Reports of China's investment arm seeking a chunk of Facebook puts a spotlight on Beijing's long march for home-grown innovation. Real tech breakthroughs, however, require more freedom than China has.
Iraq's elected leaders are moving toward clerical rule while in Iran a leading Shiite cleric, who advocates secular rule, suffers in prison.
Juries are essential to catch lies. Justice relies foremost on honesty. Only then can law enforcement catch rapists and murderers.
With the threat of Islamic groups possibly winning power and then hijacking democracy, Egypt needs a bill of rights and other democratic guarantees before an election.
As China's Communist Party celebrates its founding, it is stuck in an internal debate on whether to admit that values such as human rights are universal or merely Western. Aren't all good ideas universal?
A bill in Congress to allow betting for online poker is based on the notion that poker is mainly a game of skill. Fat chance.
The 1968 Tet Offensive in Vietnam spelled the end for Johnson and the US role in that war. Will Obama fail to see a similar Taliban 'psych ops,' aimed at American opinion to hasten the US exit from Afghanistan?
Burma's Aung San Suu Kyi reveals in a BBC lecture the source of her spiritual strength in surviving as an isolated dissident and as a champion of democracy.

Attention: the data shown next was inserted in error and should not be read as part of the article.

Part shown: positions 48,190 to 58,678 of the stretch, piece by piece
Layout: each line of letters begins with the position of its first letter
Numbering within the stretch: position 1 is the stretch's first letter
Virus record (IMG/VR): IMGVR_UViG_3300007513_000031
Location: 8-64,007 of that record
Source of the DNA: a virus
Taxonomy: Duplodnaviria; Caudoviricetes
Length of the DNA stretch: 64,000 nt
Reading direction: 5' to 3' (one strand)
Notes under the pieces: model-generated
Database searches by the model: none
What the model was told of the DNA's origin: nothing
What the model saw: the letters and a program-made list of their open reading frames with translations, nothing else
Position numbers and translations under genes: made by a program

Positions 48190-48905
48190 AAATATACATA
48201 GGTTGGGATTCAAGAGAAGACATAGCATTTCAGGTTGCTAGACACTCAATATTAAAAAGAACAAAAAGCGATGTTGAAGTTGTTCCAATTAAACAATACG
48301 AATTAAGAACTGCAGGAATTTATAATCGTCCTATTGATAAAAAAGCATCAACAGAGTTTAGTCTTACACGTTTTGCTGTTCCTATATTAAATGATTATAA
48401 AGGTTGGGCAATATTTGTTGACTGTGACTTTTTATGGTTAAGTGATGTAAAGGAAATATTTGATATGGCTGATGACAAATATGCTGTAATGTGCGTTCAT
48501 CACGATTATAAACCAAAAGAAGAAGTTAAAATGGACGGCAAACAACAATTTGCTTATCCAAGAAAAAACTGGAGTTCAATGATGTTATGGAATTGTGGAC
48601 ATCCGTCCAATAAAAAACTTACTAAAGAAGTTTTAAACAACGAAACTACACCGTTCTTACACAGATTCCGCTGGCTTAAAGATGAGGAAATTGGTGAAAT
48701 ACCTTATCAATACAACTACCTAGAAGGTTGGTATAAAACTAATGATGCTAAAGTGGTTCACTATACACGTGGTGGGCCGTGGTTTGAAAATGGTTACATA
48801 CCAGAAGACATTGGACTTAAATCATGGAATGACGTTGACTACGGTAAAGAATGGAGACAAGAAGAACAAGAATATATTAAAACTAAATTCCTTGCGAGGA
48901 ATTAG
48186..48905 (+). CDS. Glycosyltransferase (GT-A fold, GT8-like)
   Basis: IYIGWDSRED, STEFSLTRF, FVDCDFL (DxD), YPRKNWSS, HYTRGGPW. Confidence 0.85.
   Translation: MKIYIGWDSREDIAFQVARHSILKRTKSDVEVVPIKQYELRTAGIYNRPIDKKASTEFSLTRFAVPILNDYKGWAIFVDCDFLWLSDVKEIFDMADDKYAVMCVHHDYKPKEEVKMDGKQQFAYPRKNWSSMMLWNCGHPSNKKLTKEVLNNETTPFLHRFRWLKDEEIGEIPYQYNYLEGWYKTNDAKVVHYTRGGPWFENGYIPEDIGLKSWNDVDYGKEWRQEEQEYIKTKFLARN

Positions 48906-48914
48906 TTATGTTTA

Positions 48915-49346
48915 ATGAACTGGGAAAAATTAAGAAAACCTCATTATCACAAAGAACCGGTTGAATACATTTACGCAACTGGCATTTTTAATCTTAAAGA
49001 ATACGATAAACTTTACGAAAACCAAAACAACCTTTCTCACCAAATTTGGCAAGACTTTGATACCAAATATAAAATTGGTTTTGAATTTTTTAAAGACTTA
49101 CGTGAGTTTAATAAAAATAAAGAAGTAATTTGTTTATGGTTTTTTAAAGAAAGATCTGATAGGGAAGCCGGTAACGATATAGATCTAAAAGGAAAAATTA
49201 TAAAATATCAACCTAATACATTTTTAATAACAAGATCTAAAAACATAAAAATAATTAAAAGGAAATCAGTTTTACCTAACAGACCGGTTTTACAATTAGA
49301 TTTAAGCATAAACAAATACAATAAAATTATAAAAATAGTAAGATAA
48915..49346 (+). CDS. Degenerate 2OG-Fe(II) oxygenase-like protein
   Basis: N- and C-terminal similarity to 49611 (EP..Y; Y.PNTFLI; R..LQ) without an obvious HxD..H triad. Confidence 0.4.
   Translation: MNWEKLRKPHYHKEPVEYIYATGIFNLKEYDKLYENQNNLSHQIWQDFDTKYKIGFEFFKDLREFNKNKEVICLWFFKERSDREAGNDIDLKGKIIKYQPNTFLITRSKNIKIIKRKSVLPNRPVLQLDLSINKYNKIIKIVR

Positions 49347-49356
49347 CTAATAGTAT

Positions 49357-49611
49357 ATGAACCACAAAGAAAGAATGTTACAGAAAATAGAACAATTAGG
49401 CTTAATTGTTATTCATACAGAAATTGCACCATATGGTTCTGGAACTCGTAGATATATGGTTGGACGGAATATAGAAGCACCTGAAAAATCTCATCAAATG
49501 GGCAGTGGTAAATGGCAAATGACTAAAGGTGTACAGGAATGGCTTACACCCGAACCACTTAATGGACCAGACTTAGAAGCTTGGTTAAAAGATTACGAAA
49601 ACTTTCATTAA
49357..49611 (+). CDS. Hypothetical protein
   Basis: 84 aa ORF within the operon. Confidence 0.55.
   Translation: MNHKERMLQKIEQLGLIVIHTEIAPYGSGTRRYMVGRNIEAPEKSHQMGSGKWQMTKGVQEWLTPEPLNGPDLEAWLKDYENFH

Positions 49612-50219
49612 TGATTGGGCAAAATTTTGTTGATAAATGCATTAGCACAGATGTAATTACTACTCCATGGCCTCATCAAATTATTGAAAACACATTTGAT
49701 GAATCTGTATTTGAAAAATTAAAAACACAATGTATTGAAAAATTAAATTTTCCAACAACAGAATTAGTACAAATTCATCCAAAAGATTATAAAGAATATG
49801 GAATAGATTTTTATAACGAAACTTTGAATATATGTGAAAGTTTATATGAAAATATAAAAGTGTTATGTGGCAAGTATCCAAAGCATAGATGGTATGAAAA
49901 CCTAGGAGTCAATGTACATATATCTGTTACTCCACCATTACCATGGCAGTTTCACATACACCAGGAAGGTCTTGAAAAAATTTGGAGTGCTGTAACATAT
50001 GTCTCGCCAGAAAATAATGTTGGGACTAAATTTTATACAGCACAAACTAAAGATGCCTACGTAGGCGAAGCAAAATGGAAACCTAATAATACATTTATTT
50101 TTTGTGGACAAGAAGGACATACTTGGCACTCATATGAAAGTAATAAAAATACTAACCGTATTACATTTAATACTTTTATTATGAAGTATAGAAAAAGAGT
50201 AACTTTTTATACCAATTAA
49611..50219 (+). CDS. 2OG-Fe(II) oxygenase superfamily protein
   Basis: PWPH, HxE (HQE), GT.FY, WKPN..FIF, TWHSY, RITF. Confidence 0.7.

A division of opinions on the Supreme Court leaves open a door for states to regulate such games.
His top generals reveal an internal debate over the risks of a premature troop pullout in Afghanistan. Like modern-war commanders, Obama is mainly a risk assessor.
What do Greece, Washington, and potential mortgage-skippers have in common? They're on the verge of debt default. Why the ethical disregard about the effects of default on others?
No matter what President Obama does after his speech on a partial troop withdrawal in Afghanistan, it is Afghans themselves who must rise up against the brutal tactics of the Taliban.
The dissenting opinion in the Wal-Mart sex-discrimination ruling presumes male managers are guilty of bias. And in the health care law, an assumption of guilt about people not paying medical bills lies behind the mandate to buy insurance.
From Syria to Morocco, repressive leaders at least now admit the woes their regimes cause. That admission can lead to success for pro-democracy protests.
Despite a big leap in the use of prayer for health among Americans, the government has decided not to study it as a complement or alternative to medicine.
Turkey, after seeing atrocities in Syria, joins a club of other regional, democratic powers like Brazil and Indonesia helping their neighbors.
Obama will decide soon on an initial troop withdrawal. Afghan women fear a big drawdown will signal US willingness to negotiate a weak peace deal on rights with the Taliban.
New test scores on history and civics reveal how little American students know their nation's past. Yet such knowledge is essential for active citizens.
When soldiers refused to shoot protesters in Egypt and Tunisia, the revolution began. Now reports of mutiny in Syria suggest the Assad regime's crackdown has gone too far.
Countries that back the NATO campaign in Libya and the Libyan rebels themselves are only starting to plan what's next, even while confidence grows that Qaddafi will be gone.